Extracting information on pneumonia in infants using natural language processing of radiology reports

J Biomed Inform. 2005 Aug;38(4):314-21. doi: 10.1016/j.jbi.2005.02.003. Epub 2005 Mar 30.


Natural language processing (NLP) is critical for improvement of the healthcare process because it can encode clinical data in patient documents. Many clinical applications such as decision support require coded data to function appropriately. However, in order to be applicable for healthcare, performance must be adequate. A valuable automated application is the detection of infectious diseases, such as surveillance of pneumonia in newborns (e.g., neonates) because the disease produces significant rates of morbidity and mortality, and manual surveillance is challenging. Studies have demonstrated that automated surveillance using NLP is a useful adjunct to manual surveillance and an effective tool for infection control practitioners. This paper presents a study evaluating the feasibility of an NLP-based monitoring system to screen for healthcare-associated pneumonia in neonates. We estimated sensitivity, specificity, and positive predictive value by comparing results with clinicians' judgments. Sensitivity was 71% and specificity was 99%. Our results demonstrated that the automated method was feasible.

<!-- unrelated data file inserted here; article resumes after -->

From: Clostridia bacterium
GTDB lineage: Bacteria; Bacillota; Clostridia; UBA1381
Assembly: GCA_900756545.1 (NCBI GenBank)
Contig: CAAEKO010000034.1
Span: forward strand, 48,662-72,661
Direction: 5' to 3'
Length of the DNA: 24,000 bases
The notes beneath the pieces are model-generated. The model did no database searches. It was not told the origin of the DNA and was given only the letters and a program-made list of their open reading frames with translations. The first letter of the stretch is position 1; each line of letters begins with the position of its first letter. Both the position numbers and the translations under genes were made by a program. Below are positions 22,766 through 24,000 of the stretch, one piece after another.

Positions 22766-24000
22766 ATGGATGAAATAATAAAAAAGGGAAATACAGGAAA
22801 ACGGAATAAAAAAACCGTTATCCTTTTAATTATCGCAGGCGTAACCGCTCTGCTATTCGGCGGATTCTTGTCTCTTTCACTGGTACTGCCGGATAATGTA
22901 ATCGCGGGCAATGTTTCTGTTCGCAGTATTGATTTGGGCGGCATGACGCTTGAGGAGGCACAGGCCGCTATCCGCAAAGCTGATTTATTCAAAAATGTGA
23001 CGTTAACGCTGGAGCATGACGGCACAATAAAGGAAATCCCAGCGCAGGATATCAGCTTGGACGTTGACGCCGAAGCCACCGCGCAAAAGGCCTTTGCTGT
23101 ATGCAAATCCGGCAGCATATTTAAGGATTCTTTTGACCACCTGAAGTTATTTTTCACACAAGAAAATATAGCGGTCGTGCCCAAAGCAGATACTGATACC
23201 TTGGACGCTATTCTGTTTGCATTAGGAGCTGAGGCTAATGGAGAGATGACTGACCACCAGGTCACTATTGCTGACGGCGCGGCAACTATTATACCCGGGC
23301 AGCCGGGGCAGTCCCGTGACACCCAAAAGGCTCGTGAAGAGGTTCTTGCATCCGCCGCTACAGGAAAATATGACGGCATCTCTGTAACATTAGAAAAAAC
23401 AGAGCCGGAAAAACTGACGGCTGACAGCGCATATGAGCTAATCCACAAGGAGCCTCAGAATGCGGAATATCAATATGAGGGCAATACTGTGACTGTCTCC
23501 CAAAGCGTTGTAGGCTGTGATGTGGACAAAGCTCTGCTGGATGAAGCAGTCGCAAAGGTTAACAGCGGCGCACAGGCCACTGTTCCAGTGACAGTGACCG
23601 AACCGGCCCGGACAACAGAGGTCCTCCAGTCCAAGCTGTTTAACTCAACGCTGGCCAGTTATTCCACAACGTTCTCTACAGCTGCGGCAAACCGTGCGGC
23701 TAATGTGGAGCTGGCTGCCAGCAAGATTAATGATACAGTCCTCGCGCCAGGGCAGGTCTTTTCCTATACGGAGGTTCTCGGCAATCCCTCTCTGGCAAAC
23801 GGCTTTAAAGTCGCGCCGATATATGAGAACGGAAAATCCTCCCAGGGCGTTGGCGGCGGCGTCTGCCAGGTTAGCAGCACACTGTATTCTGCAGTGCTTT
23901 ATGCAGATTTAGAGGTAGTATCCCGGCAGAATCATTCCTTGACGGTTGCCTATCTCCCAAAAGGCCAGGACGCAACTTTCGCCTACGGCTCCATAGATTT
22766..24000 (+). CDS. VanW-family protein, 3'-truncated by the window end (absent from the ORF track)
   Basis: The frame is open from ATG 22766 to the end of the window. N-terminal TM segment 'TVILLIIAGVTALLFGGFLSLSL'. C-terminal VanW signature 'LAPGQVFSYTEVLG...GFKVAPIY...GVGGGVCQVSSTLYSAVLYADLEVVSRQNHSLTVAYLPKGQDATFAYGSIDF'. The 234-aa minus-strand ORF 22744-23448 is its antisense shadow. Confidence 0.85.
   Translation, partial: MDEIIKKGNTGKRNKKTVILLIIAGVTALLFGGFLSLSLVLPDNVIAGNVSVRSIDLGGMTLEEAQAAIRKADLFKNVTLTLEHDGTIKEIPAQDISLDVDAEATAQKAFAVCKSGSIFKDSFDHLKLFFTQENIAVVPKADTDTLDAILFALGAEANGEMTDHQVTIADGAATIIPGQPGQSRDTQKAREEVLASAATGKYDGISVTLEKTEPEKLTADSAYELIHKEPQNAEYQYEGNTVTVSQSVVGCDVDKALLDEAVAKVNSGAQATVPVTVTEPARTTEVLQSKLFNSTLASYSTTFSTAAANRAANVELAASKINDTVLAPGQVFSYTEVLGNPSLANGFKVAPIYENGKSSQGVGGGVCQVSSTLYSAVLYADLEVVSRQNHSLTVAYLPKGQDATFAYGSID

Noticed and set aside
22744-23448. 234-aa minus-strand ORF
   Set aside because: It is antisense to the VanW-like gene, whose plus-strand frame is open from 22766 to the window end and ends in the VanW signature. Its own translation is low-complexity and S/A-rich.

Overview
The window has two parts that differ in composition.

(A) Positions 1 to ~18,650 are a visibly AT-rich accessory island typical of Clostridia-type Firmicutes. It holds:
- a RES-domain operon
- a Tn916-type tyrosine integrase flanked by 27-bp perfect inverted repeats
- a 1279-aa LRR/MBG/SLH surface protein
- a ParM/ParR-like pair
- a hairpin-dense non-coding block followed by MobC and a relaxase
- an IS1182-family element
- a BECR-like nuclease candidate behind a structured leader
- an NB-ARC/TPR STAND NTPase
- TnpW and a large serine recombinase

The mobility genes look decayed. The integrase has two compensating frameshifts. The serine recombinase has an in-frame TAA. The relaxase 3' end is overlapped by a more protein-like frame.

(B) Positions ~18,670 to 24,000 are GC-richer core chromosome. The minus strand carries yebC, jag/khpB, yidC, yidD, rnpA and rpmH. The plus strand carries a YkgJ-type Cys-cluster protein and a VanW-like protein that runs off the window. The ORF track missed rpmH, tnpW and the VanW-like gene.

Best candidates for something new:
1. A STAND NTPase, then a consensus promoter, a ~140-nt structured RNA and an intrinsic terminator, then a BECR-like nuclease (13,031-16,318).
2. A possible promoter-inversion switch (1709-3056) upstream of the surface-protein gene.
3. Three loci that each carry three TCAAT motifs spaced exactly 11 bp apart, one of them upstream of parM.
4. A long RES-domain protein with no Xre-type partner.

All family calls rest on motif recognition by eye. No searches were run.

Publication types

  • Clinical Trial
  • Research Support, N.I.H., Extramural
  • Research Support, Non-U.S. Gov't
  • Research Support, U.S. Gov't, P.H.S.

MeSH terms

  • Database Management Systems
  • Diagnosis, Computer-Assisted / methods*
  • Expert Systems
  • Feasibility Studies
  • Humans
  • Infant, Newborn
  • Information Storage and Retrieval / methods
  • Mass Screening / methods*
  • Medical Records Systems, Computerized*
  • Natural Language Processing*
  • Pneumonia / diagnosis*
  • Pneumonia / epidemiology*
  • Radiology Information Systems*
  • Reproducibility of Results
  • Sensitivity and Specificity
  • United States / epidemiology